"What we’re seeing today is the most significant step Russia has taken, and it is likely to take a while, to fulfill the agenda that was heralded when he called the breakup a tragedy," she said.
The "upshot" of the speech was that if the greatest geopolitical tragedy was the breakup of the USSR, the greatest geopolitical achievement should be the reformulation of a Russian superstate, said Ariel Cohen, a senior research fellow in Russian and Eurasian studies at the Heritage Foundation.
He wasn’t pining for a new USSR
That’s not the only view of Putin’s remarks, however. Other scholars we consulted say there is more nuance in the meaning of Putin’s words.
Mr. Putin: Operative in the Kremlin, a 2013 book by Fiona Hill and Clifford Gaddy of the Brookings Institution, addresses the "often misquoted line" about the demise of the USSR:
"Most references to this line have suggested that Putin was bemoaning the loss of the communist economic and political system," the book reads, "but Putin has since frequently underscored that he was talking about the collapse of the Russian state itself."
Gaddy elaborated in an interview with PunditFact, saying Putin is not eager to re-establish the USSR, partly because it would be costly for Russia, which subsidized many Soviet countries during that era. He does, however, want to make sure surrounding countries are not used against Russia.
Gaddy said Putin does not see Ukraine as a prize, as Bolton suggested, but as a potential liability and realm for anti-Russian activity.
"His nightmare has long been that Ukrainian instability would be used to sap Russia’s attention and strength, or worse — that it would be used to entrap Russia into intervening militarily and getting bogged down," Gaddy said. "The nightmare is coming real."
Lance Janda, chairman of Cameron University’s history and government department, challenged Bolton’s assertion that Putin’s remarks in years past foreshadowed the modern events in Ukraine. It’s more complicated, he said.
Yes, Russia moved aggressively into Chechnya, South Ossetia and Crimea, but it was not on a whim -- it was to prevent instability along the border after years of NATO expansions, Janda said. Plus, Russia would not have worked in recent years to stabilize its dealings and cooperation with Western countries if it had planned to invade Ukraine all along, he said.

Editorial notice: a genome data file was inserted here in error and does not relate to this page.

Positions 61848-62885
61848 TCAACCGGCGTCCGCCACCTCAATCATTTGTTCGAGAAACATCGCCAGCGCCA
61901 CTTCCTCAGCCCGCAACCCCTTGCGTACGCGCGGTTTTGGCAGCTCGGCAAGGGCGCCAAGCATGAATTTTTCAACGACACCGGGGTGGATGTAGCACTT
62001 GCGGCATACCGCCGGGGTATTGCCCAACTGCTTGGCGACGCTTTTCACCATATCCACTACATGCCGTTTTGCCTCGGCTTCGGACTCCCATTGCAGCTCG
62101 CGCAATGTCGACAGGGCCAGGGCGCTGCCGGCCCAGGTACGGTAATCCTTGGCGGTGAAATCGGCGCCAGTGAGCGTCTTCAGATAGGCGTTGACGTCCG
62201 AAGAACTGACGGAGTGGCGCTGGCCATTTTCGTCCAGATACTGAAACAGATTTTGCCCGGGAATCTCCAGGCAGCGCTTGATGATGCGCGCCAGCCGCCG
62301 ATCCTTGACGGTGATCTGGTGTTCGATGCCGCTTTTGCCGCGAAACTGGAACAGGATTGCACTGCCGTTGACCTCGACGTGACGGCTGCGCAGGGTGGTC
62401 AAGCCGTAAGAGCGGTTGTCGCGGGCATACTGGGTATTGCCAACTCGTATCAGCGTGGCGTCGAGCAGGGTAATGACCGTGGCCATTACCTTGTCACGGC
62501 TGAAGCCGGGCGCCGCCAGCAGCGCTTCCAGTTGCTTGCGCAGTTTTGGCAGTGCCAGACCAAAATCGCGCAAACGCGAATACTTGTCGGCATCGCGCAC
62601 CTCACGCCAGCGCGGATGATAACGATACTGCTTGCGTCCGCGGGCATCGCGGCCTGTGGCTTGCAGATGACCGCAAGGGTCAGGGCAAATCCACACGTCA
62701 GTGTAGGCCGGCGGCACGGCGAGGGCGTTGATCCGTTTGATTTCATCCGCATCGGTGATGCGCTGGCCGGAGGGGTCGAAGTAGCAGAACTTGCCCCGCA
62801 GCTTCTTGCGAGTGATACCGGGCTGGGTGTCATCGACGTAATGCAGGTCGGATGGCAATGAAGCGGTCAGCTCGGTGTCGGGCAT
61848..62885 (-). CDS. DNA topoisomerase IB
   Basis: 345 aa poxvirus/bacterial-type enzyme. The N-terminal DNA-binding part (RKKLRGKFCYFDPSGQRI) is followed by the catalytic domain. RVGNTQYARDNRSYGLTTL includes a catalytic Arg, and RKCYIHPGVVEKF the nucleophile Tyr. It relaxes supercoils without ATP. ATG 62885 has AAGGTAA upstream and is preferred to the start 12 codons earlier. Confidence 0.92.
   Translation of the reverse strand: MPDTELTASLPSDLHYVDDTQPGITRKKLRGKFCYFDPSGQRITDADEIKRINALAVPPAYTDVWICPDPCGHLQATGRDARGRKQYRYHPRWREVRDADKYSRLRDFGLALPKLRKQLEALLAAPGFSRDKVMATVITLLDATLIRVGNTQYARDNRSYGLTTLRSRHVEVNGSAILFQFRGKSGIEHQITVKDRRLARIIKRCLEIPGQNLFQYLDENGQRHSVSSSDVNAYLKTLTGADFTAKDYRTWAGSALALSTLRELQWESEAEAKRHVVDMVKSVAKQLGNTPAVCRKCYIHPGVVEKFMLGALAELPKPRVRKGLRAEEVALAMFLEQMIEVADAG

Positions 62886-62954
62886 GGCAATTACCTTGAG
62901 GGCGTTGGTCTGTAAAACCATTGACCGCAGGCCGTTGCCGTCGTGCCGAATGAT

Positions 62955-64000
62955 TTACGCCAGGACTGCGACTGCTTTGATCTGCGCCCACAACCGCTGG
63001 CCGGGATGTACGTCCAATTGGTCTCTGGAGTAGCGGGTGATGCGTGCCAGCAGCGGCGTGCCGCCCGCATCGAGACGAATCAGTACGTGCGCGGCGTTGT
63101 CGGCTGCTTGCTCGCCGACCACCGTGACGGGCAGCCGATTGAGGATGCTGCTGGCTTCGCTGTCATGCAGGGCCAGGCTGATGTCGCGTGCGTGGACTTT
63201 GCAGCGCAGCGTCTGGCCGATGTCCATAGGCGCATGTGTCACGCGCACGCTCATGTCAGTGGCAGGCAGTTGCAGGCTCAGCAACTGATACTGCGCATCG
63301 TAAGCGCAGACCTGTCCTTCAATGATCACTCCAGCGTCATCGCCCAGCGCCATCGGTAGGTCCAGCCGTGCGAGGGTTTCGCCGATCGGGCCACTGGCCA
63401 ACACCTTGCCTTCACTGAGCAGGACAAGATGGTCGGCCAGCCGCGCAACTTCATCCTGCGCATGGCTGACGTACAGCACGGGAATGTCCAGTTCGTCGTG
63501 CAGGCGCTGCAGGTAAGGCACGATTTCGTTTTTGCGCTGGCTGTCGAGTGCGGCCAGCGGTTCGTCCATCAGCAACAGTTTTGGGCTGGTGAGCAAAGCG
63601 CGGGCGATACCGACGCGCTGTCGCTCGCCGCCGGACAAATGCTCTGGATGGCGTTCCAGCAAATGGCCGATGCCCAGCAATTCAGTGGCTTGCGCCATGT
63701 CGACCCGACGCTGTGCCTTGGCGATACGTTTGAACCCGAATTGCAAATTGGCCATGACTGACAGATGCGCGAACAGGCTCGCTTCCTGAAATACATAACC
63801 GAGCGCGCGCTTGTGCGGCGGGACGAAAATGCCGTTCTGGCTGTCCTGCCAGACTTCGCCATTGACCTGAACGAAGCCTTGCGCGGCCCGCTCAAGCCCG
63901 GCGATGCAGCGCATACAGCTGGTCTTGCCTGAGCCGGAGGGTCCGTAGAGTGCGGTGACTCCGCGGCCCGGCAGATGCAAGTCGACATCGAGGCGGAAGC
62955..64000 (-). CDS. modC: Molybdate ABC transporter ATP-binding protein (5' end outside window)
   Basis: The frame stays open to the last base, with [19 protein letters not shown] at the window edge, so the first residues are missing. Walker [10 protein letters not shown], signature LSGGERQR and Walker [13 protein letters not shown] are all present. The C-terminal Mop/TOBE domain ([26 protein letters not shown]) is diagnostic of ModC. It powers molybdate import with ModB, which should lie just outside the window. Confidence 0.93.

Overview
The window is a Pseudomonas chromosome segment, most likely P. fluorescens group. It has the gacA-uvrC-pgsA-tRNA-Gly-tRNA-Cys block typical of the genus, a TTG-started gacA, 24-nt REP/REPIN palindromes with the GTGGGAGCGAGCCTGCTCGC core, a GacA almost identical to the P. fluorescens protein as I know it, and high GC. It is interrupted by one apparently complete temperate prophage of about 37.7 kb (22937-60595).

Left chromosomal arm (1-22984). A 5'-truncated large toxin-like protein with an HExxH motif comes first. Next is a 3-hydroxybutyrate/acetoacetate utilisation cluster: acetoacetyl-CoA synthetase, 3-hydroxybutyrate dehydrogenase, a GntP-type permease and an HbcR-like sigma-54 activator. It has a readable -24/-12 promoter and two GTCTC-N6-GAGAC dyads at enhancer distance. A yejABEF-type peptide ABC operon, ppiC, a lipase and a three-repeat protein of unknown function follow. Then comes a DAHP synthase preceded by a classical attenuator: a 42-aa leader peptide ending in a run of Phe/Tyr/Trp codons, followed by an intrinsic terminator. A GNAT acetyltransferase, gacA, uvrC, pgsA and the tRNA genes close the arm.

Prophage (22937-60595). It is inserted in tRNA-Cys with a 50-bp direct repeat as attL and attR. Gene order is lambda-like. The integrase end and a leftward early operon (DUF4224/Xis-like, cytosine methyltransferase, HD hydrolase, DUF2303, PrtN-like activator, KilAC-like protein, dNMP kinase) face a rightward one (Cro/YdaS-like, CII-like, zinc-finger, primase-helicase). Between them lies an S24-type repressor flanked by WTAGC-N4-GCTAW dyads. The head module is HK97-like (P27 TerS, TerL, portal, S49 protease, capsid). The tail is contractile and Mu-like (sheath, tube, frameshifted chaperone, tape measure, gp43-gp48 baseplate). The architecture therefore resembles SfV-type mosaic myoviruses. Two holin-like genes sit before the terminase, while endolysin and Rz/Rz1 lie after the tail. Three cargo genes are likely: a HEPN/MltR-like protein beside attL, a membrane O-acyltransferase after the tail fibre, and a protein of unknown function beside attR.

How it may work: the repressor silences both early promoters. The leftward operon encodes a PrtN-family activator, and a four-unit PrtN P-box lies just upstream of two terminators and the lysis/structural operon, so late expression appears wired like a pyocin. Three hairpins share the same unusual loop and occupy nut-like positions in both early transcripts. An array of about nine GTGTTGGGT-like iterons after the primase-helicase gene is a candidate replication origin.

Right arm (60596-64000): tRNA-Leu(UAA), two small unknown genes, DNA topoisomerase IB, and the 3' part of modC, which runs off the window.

"All Putin meant when he said in 2005 that the collapse of the Soviet Union was a catastrophe was that it launched protests and uprisings and sectarian violence, which is true," Janda said. "Those of us in the West are okay with that because we saw in those uprisings the birth of new nations and greater freedom, but that doesn’t mean it came without cost or that the Russians were thrilled by it."
Bolton told a Fox News host that Putin once said, "The breakup of the Soviet Union was the greatest geopolitical tragedy of the 20th century."
Putin did say those words, or at least words close to that, in a 2005 address to Russian political leaders.
Bolton went on to tell a Fox News host those words are evidence Putin wants to expand Russia’s influence to where it was in the Soviet days.
The record there is not as clear. We found some experts who agree with Bolton’s interpretation, while others who say Bolton is extracting a quote that does not quite mean what he says it does.
Bolton’s statement is accurate but needs clarification. We rate it Mostly True.
A Princeton PhD, was a U.S. diplomat for over 20 years, mostly in Central/Eastern Europe, and was promoted to the Senior Foreign Service in 1997. After leaving the State Department in order to express opposition to the planned invasion of Iraq, he taught courses at Georgetown University pertaining to the tension between propaganda and public diplomacy. For many years he shared ideas on the theme "E Pluribus Unum? What Keeps the United States United" with Eurasian/European delegates participating in the "Open World" program.
Brown’s articles have appeared in numerous publications. A recent piece is “Janus-Faced Public Diplomacy: Creel and Lippmann During the Great War” (published in Nontraditional U.S. Public Diplomacy: Past, Present, and Future; now online).
He is the author (with S. Grant) of The Russian Empire and the USSR: A Guide to Manuscripts and Archival Materials in the United States (also online). In the past century, he served as an editor/translator of a joint U.S.-Soviet publication, The Establishment of Russian-American Relations, 1765-1815.